Increase social-media usage: It is, after all, free. Analyze your channels and see what kind of traction you’re getting on each. Are you putting energy into a channel that simply isn’t generating any kind of traffic? If so, determine if it makes sense to concentrate your social-media efforts elsewhere. But, generally, you should be increasing your efforts here – if you aren’t as comfortable using social media as you’d like to be or you’re simply too busy, assign the task to someone else on your staff (you can also assign specific channels to specific staffers if you want to “spread the wealth”).
Ramp up your blog frequency, other content: As with social media, the more you can do here, the greater the chance for a likely payoff. Written blog posts don’t have to be extravagantly long, but nor should they be a couple of sentences. Generally, stick to business-related content (versus something about how your cat just had kittens – unless it’s the store mascot). And just as with family dinner conversations, avoid such topics as politics, religion, sex, and any personal drama.
Market with email: Are you collecting customer emails at your check out/register for follow-up or promotional purposes? Assuming you have email addresses from those opted-in customers, consider starting an ongoing e-mail marketing campaign using a service such as Constant Contact or Mailchimp.
Put it in print: If you have solicited customers’ street addresses, print campaigns are another way to go. Printed flyers and post cards make great mailers, and you might be surprised how receptive Millennials and Zoomers are to print. Other print options to explore include door hangers, brochures, posters, and advertising in local/regional newspapers or publications (if you’re already doing the latter, determine if increasing your frequency would provide you with a better rate).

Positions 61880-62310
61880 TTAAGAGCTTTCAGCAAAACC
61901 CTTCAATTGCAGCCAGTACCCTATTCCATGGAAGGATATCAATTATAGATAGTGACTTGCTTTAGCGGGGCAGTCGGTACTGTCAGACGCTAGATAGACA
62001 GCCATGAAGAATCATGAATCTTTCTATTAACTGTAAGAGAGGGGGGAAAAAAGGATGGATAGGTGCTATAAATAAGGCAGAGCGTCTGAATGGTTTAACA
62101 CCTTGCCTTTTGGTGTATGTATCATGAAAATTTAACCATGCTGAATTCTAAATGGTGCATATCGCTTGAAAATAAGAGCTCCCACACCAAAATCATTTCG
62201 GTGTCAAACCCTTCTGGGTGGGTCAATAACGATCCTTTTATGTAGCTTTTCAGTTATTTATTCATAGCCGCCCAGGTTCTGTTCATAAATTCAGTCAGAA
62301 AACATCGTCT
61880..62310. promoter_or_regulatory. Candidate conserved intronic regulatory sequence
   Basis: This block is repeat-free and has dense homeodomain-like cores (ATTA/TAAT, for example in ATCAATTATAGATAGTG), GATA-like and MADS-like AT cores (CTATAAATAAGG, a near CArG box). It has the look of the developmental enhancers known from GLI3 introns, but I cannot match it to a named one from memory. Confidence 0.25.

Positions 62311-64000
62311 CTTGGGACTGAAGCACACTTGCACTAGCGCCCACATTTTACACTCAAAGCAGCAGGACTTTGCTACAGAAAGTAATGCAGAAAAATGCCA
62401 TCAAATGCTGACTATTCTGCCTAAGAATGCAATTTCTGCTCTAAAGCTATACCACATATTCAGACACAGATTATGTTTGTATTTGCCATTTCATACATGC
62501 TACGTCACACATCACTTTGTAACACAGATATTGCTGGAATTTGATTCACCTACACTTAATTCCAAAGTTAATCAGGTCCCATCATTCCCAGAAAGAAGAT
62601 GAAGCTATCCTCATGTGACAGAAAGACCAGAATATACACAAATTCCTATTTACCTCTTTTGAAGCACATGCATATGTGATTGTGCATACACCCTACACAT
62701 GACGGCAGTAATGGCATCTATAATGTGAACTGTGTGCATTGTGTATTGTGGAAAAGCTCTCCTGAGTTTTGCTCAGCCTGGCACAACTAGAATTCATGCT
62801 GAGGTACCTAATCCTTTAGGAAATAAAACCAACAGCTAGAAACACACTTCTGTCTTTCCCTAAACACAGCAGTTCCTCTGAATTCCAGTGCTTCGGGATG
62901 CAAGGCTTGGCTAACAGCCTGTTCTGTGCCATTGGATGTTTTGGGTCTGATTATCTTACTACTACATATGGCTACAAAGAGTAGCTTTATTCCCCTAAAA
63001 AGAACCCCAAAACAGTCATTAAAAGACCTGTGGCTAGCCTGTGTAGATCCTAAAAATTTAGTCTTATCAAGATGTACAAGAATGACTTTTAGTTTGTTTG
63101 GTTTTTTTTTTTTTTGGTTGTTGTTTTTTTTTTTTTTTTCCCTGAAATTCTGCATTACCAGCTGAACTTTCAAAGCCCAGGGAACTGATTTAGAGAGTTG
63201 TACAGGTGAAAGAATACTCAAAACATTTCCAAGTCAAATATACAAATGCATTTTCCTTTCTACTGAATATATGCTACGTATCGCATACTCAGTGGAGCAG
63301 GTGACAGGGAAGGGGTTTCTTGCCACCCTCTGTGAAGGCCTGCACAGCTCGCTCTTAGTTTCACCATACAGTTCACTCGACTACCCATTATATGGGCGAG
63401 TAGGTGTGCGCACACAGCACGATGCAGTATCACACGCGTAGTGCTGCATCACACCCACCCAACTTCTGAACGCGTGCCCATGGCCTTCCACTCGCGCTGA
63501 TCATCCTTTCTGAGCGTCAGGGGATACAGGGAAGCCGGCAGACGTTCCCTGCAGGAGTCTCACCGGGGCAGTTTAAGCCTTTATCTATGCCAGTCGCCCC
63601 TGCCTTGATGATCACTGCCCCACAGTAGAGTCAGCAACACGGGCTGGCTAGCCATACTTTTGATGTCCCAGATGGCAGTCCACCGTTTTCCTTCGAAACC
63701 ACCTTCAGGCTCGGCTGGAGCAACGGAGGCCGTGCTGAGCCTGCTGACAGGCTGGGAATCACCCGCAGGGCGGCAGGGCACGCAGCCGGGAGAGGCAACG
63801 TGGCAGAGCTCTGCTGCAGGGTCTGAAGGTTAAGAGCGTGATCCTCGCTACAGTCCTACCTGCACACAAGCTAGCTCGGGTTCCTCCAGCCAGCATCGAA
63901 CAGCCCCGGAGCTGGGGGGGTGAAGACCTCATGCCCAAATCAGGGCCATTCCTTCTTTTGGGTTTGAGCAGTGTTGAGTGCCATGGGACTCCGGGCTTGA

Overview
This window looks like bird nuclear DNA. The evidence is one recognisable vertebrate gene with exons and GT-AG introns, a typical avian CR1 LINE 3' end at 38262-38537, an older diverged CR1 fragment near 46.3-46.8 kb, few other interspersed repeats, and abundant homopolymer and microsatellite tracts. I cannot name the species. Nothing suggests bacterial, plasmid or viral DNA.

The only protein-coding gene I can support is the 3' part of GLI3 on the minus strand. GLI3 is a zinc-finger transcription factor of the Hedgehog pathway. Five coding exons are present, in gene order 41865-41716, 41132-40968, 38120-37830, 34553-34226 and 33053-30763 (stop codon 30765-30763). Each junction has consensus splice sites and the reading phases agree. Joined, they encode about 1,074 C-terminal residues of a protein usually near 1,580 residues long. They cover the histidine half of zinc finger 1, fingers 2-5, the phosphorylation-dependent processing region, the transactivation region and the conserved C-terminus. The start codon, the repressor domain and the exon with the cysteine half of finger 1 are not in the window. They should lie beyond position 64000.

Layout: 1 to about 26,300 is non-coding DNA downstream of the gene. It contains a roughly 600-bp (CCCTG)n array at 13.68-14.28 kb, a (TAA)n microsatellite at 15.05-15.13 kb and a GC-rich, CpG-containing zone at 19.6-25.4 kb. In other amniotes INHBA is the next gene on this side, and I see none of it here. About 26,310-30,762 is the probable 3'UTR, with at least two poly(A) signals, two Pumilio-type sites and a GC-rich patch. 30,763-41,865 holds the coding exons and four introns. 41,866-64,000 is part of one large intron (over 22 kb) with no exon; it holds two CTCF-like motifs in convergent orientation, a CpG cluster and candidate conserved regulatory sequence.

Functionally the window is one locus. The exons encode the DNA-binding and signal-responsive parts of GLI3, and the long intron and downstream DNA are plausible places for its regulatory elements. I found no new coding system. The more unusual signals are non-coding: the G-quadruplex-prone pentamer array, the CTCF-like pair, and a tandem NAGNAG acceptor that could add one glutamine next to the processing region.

Sell with signage: Speaking of print, it probably comes as no surprise to you that we’re also going to recommend you take a close look at your current signage and determine if you need something new. Of course, doing so should be a standard component of your marketing plan in any regular year – but in this COVID-19 year, signage can be even more critical to the success of your business.
If you’re a retail operation, you can drive traffic to your store with banners, window decals, and A-frames; inside, utilize foam board signage for point-of-purchase displays and for sales. Restaurants will use a variety of signage for take-out menu boards, window displays, curbside pickup, and outdoor venues. And, of course, office environments need signage for COVID-related messaging, lobbies, meeting/board rooms, bathrooms, and other spaces.
Other Actions to Take
Bolster relationships: This is a good time to be sure you’re maintaining – and strengthening – your business relationships, particularly with companies in your area. Whether you choose to do so via conference call, social media, email, telephone, or in-person, reach out to your network. Share your challenges and your successes; congratulate folks on their endeavors; and don’t hesitate to offer your assistance.
Be transparent: Be even more open than usual with your employees as well as your customers – we’re all in the same boat. With staff, it’s likely better to err on the side of more communication right now, to ensure that everyone is in the know when it comes to where the company stands.
Empathy to employees: Beyond purely communicating to employees, let them know that you care – and devise ways to show this. This can range from small tokens of appreciation (e.g., gift cards, t-shirts, baseball caps) and personal thank-you cards to Friday pizza days and additional vacation/PTO. Take the time to have one-on-one chats with each staffer, even if it’s just over a cup of coffee at the food truck or via a phone call.